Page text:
Symptoms of Esophageal Cancer

Esophageal Cancer is More Common in Men That It Is in Women

Close-up of a woman with a sore throat
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Esophageal cancer is a disease in which a malignancy (cancer of the esophagus) forms in the tissues of the esophagus.

The symptoms below that may indicate esophageal cancer can also be symptoms of other disorders, such as GERD, Barrett's esophagus, and hiatal hernia, so a thorough examination is needed to make an accurate diagnosis.

Difficulty Swallowing or Feeling Like Food Is Stuck

Difficulty swallowing (dysphagia) is the most common symptom of esophageal cancer.

If the esophagus narrows because of the cancer, it is more difficult for food to pass through the esophagus on its way to the stomach. This usually begins with larger pieces of food, but can then worsen to the point that even thin liquids won't go down easily.

Pain When Swallowing

Pain may occur when swallowing if the cancer is large enough to block the esophagus. The pain may be felt within a few moments after swallowing, when the food or liquids reach the tumor and can't pass. Pain may also occur if the cancer causes a lesion in the lining of the esophagus or if it invades surrounding tissues. The pain is often felt in the chest or in the back between the shoulder blades.

Excessive Saliva

To help pass food through the esophagus, the body makes more saliva. As it becomes more difficult to swallow, the body produces more saliva to compensate.


Heartburn often occurs. It's a burning sensation in the chest and throat.

Unexplained Weight Loss

Losing weight when not trying, and there is no other reason / cause for the weight loss.


The need to frequently clear your throat, and experiencing a hoarse voice that can't be explained by any other condition or illness.


This can either be food or blood. You may vomit blood that has seeped from the tumor into your esophagus or stomach.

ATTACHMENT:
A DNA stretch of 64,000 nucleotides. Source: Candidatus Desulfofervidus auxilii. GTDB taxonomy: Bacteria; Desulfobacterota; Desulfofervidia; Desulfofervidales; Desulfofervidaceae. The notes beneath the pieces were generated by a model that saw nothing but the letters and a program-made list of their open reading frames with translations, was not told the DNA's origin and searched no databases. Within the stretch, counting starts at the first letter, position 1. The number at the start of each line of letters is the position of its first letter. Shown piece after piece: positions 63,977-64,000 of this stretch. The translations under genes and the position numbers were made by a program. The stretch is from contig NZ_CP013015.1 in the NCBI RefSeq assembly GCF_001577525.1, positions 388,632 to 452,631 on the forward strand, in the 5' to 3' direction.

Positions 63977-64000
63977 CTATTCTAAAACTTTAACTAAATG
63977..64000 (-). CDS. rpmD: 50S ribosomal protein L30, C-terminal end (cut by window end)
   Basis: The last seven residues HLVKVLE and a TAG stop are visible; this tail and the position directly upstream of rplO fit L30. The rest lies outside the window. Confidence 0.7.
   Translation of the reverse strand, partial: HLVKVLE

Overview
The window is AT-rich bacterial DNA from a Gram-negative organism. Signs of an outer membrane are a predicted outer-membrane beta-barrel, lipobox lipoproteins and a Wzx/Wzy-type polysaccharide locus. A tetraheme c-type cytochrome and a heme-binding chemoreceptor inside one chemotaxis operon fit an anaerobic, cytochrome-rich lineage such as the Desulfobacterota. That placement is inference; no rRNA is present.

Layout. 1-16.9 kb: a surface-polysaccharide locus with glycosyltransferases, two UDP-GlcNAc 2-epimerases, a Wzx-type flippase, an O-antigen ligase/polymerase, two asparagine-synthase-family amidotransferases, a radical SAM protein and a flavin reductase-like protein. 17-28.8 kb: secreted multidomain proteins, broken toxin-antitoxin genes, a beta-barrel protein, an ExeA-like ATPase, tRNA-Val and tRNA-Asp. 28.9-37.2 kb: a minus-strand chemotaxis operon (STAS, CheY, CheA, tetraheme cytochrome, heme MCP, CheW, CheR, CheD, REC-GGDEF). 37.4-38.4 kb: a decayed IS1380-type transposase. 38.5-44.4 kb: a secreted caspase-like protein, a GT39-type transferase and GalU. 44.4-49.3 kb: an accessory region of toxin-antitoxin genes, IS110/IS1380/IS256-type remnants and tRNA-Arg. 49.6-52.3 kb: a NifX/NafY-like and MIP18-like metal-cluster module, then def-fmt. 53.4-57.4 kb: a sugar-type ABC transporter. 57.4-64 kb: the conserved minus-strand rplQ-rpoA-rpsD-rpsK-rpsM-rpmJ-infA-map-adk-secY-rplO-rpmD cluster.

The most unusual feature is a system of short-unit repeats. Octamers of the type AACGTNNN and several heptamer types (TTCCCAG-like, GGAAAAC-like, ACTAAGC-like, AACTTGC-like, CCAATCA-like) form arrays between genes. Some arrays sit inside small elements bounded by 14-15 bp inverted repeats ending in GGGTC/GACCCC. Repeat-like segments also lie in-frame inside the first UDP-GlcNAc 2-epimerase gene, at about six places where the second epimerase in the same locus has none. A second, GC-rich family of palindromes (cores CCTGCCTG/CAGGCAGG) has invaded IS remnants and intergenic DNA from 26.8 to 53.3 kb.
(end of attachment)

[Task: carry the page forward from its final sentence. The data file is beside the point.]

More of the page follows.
Black, Tarry Stools

Bleeding from the esophagus can show up as black, tarry stools (melena) as stomach acid turns black.

How Common Is Esophageal Cancer?

According to the American Cancer Society, an estimated 15,690 people will die of esophageal cancer in 2016. Furthermore in 2016, an estimated 16,910 people will be diagnosed with esophageal cancer. Of note, esophageal cancer is 3 to 4 times more common in men than it is in women.

At one point in time, esophageal cancer was more common among African Americans than it was among whites. However in recent years, this disease has become equally prevalent among both African Americans and whites.

On a related note, white people usually are affected by esophageal cancer that is adenocarcinoma whereas African Americans are typically affected by squamous cell carcinoma. Adenocarcinoma and squamous cell carcinoma refer to different cellular or histologic types of cancer.

Overall, esophageal cancer makes up about 1 percent of cancers in the United States.

However, esophageal cancer is far more frequent in certain countries and regions, such as China, Iran and southern Africa.

If you are experiencing any symptoms suggestive of esophageal cancer or other disease, you should inform and see a physician as soon as possible.


Lightdale, M.D., Charles J.. "Esophageal Cancer." Vol. 94, No. 1, 1999. The American Journal of Gastroenterology.

"What You Need to Know About Cancer of the Esophagus - Symptoms" National Cancer Institute.

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